The word “enzyme” is derived from the Modern Greek “enzumos,” which directly translates into “leavened.” Enzymes are generally biological molecules that living organisms produce in order to catalyze (which, in this case, to increase the speed or rates of) specific biochemical reactions. The substrates, which are what molecules are called at the beginning of the enzymatic reaction, will be converted into different molecules, known as products. Almost every chemical reaction that occurs in a biological cell will need enzymes in order to perform at a rate that is sufficient for sustaining life.
As with other biological catalysts, enzymes function through the process of lowering the activation energy for a reaction. This process will dramatically increase the rate of the enzymatic reaction and will allow the products (the result of enzymatic reactions) to form faster, and for reactions to achieve their equilibrium states in a shorter amount of time. With the use of enzymes as catalysts, the reactions are a million times faster than those reactions that do not utilize enzymes.
The activity of enzymes can be affected by other molecules. Inhibitors are known to be molecules that decrease the activity of enzymes, while activators are known as molecules that increase the activity of enzymes. Many kinds of drugs and poisons function as enzyme inhibitors. The activity of enzymes can also be affected by pressure, temperature, the chemical environment, and the concentration of a specific substrate.
There are enzymes that are used for commercial purposes, such as in the synthesis of various antibiotics. Some household products use enzymes in order to speed up several biochemical reactions—enzymes are known to be used in biological washing powders that are designed to break down protein and fat stains on clothes.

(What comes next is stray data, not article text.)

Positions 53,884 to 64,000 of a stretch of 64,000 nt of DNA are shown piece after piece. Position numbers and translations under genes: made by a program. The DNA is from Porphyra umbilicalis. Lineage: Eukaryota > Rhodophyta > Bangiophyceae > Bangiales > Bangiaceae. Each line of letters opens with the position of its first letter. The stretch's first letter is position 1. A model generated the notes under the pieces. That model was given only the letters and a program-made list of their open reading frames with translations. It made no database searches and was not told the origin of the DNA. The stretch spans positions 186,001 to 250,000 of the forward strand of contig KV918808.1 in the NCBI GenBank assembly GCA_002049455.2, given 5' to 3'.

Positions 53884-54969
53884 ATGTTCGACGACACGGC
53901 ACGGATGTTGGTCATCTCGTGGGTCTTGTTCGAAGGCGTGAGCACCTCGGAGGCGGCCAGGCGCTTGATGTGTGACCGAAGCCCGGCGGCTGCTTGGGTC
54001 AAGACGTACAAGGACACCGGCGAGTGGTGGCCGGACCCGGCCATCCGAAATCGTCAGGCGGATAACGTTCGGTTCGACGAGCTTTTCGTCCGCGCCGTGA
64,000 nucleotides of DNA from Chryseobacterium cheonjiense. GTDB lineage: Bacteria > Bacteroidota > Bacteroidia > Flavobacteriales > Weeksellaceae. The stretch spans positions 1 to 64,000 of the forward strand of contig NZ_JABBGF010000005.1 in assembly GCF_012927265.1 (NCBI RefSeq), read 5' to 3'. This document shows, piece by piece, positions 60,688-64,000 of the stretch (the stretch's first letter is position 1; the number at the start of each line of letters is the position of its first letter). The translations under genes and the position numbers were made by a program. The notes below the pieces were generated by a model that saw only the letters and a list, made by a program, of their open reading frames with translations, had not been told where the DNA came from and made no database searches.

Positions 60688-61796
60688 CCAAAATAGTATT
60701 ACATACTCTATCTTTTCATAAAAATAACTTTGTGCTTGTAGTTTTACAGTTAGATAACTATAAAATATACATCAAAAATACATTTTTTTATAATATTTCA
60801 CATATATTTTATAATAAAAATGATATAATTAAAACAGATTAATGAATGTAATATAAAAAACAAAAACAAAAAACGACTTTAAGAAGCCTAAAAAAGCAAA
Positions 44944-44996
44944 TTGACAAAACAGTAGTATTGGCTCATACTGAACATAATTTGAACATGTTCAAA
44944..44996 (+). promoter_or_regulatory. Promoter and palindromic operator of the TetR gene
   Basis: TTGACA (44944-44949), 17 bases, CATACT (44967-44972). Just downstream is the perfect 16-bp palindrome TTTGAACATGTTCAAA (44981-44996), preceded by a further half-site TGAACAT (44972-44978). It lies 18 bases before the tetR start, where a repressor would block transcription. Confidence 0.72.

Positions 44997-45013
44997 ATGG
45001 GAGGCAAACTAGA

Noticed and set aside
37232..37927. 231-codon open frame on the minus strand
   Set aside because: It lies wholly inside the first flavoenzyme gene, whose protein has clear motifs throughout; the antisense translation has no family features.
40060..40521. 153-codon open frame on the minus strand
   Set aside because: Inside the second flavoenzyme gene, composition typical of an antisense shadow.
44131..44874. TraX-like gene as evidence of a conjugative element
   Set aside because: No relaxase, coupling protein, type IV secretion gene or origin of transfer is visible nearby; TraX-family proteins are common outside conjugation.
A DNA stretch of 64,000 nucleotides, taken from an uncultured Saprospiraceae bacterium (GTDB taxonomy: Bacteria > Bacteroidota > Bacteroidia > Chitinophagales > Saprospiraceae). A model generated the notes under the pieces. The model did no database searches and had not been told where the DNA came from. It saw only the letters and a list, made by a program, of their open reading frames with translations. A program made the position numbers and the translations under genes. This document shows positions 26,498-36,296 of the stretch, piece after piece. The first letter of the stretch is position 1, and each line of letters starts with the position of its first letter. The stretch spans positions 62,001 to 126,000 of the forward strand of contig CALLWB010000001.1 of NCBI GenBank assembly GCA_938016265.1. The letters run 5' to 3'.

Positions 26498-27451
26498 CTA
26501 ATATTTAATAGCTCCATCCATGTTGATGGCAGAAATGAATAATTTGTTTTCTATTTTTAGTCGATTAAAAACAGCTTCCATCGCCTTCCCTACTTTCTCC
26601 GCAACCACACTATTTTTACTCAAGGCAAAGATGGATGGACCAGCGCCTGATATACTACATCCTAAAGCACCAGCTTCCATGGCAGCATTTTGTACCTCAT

This category contains scientific information on enzymes, which are biological molecules that living organisms produce in order to catalyze (which, in this case, to increase the speed or rates of) specific biochemical reactions.
Rothman S.S., 1982: Food duodenal extracts and enzyme secretion by the pancreas. American Journal Of Physiology: G304-G312 Previous studies have reported that injection of duodenal extracts from rats fed different meals into the celiac artery of recipient rats elicited the secretion of related pancreatic enzymes. This laboratory was unable to reproduce the enzyme-specific increases in [...]
Boutin B.K., 1983: Food borne entero toxigenic escherichia coli detection and enumeration by dna colony hybridization. Applied & Environmental Microbiology: 1324-1330 Four methods were compared for detecting heat-labile toxin production by E. coli: Dna colony hybridization, 2 enzyme-linked immunosorbent assays and the mouse Y-1 adrenal cell reaction. Although results of the methods were in general [...]